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Your Tips, Information and Reports Are Welcome Here

As you see, our work is primarily composed of providing news and information to consumers about the field of debt relief.

Frankly, we’d love to say we find the majority of the stories that finally appear on the site but the truth is the best stories are often sent in by anonymous tipsters inside the debt relief industry and by consumers that have received mailers or information from a debt relief company.

If You Are a Consumer and Want to Submit a Tip

Please share information you’ve received from a debt relief company if it raises concerns for you. Many of the paranoid security tips below may not apply if the company has already sent the information to you. Any information you share will be scrubbed to attempt to remove all information that might publicly identify you, like name, address, account number, etc.

How to Leak Information From Inside to Help Protect Consumers

I might be brave to publish some of the things I do but information often starts from a an even braver tipster inside the debt relief industry.

While the safest way to get me information would be to arrange a secret drop at midnight under the third tree from the right, we don’t live in a spy movie world.

Sharing information electronically is an inherently risky proposition. But here are some ways to reduce the risk.

  • Don’t use your work computer to communicate with me.
  • Don’t e-mail documents you want to leak to your private account from your work computer. Print them out or take a picture of the document displayed on your computer screen with your personal phone. Then send me the picture from a Wi-Fi network not at work or at home. Stop by a coffee shop and use their free Wi-Fi.
  • Documents you find lying around at the printer or fax machine are far easier to leak anonymously than digital ones.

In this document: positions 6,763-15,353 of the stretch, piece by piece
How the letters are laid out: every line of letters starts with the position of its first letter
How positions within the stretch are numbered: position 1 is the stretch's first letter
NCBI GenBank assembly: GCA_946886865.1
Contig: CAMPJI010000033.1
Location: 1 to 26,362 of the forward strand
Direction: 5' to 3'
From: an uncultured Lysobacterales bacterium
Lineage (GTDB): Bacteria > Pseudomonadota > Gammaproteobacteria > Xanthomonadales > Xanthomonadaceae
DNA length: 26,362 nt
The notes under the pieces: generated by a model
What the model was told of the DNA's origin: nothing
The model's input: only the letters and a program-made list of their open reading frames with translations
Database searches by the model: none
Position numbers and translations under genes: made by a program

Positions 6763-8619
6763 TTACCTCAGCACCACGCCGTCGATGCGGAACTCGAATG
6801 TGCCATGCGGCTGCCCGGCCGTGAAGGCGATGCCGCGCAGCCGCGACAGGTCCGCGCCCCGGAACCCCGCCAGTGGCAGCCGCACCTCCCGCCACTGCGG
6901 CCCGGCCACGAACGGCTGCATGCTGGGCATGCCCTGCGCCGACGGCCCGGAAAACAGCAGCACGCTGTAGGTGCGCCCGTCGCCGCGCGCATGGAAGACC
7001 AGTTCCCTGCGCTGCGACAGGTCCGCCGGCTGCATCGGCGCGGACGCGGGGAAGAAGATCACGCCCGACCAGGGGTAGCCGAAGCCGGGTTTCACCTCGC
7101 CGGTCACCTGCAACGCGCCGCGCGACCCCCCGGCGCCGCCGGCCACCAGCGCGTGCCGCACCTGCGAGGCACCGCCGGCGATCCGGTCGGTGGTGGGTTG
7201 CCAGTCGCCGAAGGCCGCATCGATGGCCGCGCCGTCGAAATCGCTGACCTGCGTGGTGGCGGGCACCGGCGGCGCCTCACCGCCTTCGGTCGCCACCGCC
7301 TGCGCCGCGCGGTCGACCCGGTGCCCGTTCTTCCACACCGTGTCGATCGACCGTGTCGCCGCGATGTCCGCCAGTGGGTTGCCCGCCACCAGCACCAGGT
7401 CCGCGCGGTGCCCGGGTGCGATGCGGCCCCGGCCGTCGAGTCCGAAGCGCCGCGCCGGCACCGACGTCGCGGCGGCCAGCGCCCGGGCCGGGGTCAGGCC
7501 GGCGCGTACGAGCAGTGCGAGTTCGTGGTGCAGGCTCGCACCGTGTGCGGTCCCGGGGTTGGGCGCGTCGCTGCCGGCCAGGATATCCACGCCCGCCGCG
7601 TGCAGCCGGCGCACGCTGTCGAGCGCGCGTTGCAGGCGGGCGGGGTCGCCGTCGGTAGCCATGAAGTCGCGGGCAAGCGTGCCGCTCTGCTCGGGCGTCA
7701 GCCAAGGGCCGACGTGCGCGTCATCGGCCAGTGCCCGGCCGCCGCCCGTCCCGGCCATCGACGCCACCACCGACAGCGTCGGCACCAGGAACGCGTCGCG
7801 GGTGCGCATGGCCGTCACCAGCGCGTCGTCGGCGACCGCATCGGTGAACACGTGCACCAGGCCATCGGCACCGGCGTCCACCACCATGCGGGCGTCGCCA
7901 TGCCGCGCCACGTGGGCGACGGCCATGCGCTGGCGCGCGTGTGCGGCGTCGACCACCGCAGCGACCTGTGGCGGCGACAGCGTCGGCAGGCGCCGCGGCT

• Make sure the document you want to release has been shared widely enough so that the digital trail linking you to it won’t incriminate you.
  • If you must communicate with me electronically, use a throwaway e-mail account, preferably on a computer you don’t own and especially not from a work computer. Don’t use your real name and details to register the account, and use an open Wi-Fi connection at a cafe to send your communication.
  • Don’t tell anyone — except your priest, rabbi or imam — that you’re the source.
  • Don’t read or talk about the leaked story at work — UNLESS someone sends it to you.
  • If you have a salacious memo in PDF form, don’t email it to me. Print it out (but be careful—the printing can be logged) and take it to a FedEx Kinko’s. Scan it in and email the scan from a public computer terminal. Be sure to pay for the scan and the computer time in cash.
  • Alternatively, screenshots are a good way to capture something on the screen, like documentation or PDFs, rather than email the digital original.
  • Use Tor. Tor is a software bundle that makes it impossible for your computer’s IP address to be tracked back to you. The only downside is that it slows down your internet connection considerably. Everything has a trade off.
  • Upload Anonymously – If you want to upload files to us anonymously click this link.

This Site is Better When You Participate